6.7/10
46,567
152 user 212 critic

The Soloist (2009)

PG-13 | | Biography, Drama, Music | 24 April 2009 (USA)
Trailer
2:32 | Trailer

Watch Now

From $2.99 (SD) on Prime Video

ON DISC
A newspaper journalist discovers a homeless musical genius and tries to improve his situation.

Director:

Writers:

(screenplay), (book)
Reviews
Popularity
4,793 ( 85)
1 win & 3 nominations. See more awards »

Videos

Photos

Edit

Cast

Cast overview, first billed only:
...
...
...
...
...
Jennifer Ayers (as Lisagay Hamilton)
...
...
...
Curt Reynolds
...
Flo Ayers
...
...
Bernie Carpenter
...
Paul Jr.
...
Marisa (as Susane E. Lee)
...
Mayor Villaraigosa
...
Harry Barnoff
Edit

Storyline

In 2005, the only thing hurting Los Angeles Times columnist Steve Lopez more than his face from a recent bike accident was his pressing need for story ideas. That is when he discovers Nathaniel Ayers, a mentally ill, homeless street musician who possesses extraordinary talent, even through his half-broken instruments. Inspired by his story, Lopez writes an acclaimed series of articles about Ayers and attempts to do more to help both him and the rest of the underclass of LA have a better life. However, Lopez's good intentions run headlong in the hard realities of the strength of Ayers' personal demons and the larger social injustices facing the homeless. Regardless, Lopez and Ayers must find a way to conquer their deepest anxieties and frustrations to hope for a brighter future for both of them. Written by Kenneth Chisholm (kchishol@rogers.com)

Plot Summary | Plot Synopsis

Taglines:

Life has a mind of its own See more »

Genres:

Biography | Drama | Music

Motion Picture Rating (MPAA)

Rated PG-13 for thematic elements, some drug use and language | See all certifications »

Parents Guide:

 »
Edit

Details

Country:

| |

Language:

Release Date:

24 April 2009 (USA)  »

Also Known As:

Imagining Beethoven  »

Edit

Box Office

Budget:

$60,000,000 (estimated)

Opening Weekend USA:

$9,716,458, 26 April 2009, Wide Release

Gross USA:

$31,670,931, 5 July 2009
See more on IMDbPro »

Company Credits

Show more on  »

Technical Specs

Runtime:

Sound Mix:

| |

Color:

(DeLuxe)

Aspect Ratio:

2.35 : 1
See  »
Edit

Did You Know?

Trivia

In the scene where Nathaniel Ayers is carrying his stuff to his new apartment, he can be seen wearing, over his costume, a large yellow necklace which says "America", and shows a logo. America is the name of one of the most popular soccer teams in Mexico. See more »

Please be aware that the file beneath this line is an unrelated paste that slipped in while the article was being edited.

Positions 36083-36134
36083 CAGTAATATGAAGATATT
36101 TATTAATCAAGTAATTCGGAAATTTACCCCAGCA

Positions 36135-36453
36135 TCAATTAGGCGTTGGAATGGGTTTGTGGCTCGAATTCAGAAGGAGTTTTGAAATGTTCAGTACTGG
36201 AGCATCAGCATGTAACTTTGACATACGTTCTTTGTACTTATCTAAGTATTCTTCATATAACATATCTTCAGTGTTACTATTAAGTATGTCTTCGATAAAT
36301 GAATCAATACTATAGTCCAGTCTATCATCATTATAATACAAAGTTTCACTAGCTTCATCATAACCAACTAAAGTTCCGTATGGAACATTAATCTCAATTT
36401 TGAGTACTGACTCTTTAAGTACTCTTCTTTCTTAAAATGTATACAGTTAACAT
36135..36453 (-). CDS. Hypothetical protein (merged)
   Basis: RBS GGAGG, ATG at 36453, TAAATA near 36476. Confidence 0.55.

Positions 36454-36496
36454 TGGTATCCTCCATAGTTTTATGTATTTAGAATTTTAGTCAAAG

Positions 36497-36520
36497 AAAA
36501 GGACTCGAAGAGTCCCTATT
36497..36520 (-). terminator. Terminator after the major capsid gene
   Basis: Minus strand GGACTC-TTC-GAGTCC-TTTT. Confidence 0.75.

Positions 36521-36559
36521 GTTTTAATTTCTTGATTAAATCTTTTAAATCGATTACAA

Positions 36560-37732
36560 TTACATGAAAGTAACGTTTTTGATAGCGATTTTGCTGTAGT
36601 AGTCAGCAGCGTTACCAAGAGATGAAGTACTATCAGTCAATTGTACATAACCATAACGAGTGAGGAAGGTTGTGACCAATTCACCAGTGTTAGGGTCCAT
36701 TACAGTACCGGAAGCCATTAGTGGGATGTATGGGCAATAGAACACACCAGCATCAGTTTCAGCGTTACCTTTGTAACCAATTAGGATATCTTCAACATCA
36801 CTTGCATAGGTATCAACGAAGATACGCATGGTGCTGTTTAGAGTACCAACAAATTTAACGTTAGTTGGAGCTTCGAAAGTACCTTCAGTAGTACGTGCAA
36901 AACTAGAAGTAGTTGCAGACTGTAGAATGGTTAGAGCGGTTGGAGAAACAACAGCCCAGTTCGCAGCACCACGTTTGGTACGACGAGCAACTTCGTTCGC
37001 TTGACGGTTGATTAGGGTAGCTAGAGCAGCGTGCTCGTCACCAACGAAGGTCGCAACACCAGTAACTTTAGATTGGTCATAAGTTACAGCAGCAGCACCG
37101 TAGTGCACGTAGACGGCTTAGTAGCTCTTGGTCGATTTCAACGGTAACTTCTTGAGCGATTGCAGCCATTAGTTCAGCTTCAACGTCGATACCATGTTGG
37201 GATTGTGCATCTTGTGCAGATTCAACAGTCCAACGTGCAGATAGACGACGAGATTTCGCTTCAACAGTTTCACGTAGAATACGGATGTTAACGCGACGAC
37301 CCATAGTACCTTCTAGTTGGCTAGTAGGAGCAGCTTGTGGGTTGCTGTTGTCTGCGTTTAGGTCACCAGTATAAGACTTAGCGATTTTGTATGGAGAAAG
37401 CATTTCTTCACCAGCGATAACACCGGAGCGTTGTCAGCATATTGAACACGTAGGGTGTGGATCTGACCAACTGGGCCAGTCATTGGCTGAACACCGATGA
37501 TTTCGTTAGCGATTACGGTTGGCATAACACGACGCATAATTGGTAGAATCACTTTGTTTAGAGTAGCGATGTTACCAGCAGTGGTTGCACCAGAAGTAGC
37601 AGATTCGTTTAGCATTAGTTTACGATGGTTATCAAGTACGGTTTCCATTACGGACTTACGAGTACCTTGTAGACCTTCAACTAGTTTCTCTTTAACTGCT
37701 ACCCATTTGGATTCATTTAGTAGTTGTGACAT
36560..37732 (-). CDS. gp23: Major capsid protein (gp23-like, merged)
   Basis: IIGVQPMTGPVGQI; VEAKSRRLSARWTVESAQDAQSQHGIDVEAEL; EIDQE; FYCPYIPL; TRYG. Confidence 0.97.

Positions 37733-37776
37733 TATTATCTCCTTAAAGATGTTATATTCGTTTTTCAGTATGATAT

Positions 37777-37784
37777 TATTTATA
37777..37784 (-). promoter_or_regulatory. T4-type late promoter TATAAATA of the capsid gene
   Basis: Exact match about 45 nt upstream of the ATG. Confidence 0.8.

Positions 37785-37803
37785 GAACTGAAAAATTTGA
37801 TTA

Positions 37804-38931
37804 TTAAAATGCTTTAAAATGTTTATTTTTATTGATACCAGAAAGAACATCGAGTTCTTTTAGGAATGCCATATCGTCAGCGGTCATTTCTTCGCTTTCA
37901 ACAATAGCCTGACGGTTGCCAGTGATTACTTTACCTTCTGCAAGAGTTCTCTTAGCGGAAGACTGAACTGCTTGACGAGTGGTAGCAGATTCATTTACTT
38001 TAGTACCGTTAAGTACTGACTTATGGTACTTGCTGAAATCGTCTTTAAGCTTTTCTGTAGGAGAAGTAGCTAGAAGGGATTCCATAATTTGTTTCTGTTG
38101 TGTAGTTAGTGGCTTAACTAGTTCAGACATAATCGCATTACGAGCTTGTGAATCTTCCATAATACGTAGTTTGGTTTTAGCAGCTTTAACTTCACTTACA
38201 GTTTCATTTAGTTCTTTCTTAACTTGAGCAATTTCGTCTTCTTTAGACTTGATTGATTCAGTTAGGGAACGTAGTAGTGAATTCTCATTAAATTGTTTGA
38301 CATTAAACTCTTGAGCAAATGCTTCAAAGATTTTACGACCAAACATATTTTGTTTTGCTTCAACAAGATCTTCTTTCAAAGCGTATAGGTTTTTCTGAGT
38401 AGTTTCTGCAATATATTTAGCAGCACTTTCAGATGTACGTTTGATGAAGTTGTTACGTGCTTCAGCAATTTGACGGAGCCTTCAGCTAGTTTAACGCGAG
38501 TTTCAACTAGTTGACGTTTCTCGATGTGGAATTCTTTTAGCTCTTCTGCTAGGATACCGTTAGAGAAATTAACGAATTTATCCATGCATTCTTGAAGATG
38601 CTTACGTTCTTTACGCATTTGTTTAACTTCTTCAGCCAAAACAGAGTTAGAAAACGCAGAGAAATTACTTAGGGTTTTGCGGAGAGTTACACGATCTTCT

Goofs

A utility truck is seen in the tunnel when Lopez and Nathaniel are talking. The utility truck was not there before Lopez stopped his car. See more »

Quotes

[first lines]
Construction Worker: [greeting his co-workers] Buen dia, muchachos.
Steve Lopez: [narrating] "Points West" by Steve Lopez. A construction worker in Griffith Park heard the
Steve Lopez: [swerving his bicycle to avoid a raccoon] Hey!
Steve Lopez: [continuing narration] He saw a cyclist cartwheel off his bike and slam face-first into the unforgiving asphalt of Riverside Drive.
See more »

Crazy Credits

At the end of the credits, the music concludes with the sound of a cassette tape grinding to a stop, referencing Lopez's omnipresent recorder. See more »


Soundtracks

Sonata for Cello & Piano, Op. 102, No. 1, Mvmt. I
Written by Ludwig van Beethoven
Adapted by Dario Marianelli
Performed by The Los Angeles Philharmonic
Conducted by Benjamin Wallfisch
See more »

Frequently Asked Questions

See more »

User Reviews

 
A solid drama on a human scale
28 April 2009 | by See all my reviews

After catching snippets of the lackluster reviews (two-stars in the Globe and Mail) I was dis-heartened. It's been a few months since I'd been moved by the trailer. However, the film never came out. I thought it might have been shelved.

I was glad to see it was indeed playing. In spite of the reviews, I persevered on the strength of the trailer. It seemed to me there was too much talent and pedigree involved for it to actually suck. And you know what? it's a terrific film with a poignant story. Perhaps lower expectations propped up my perceptions of it, however, it still stands as time well spent.

The film is based on a true story involving a top columnist at the LA Times, Steve Lopez, played with grace by Robert Downey Jr., who becomes invested in one of his more colourful subjects, Nathaniel Ayers, an accomplished musician overcome by mental illness, now living on the streets of LA portrayed by Jamie Foxx, who rambles his way to a convincing performance.

The film is a satisfying adult drama that doesn't lose it's direction. It doesn't pander to it's audience. There is no random violence, no guns, but indeed simply good story telling with great characterizations. It's a decent film that deserves better treatment in the press. It has a noble heart that succeeds in telling a great human story.

It resonates and strikes a chord.


73 of 87 people found this review helpful.  Was this review helpful to you? | Report this
Review this title | See all 152 user reviews »

Contribute to This Page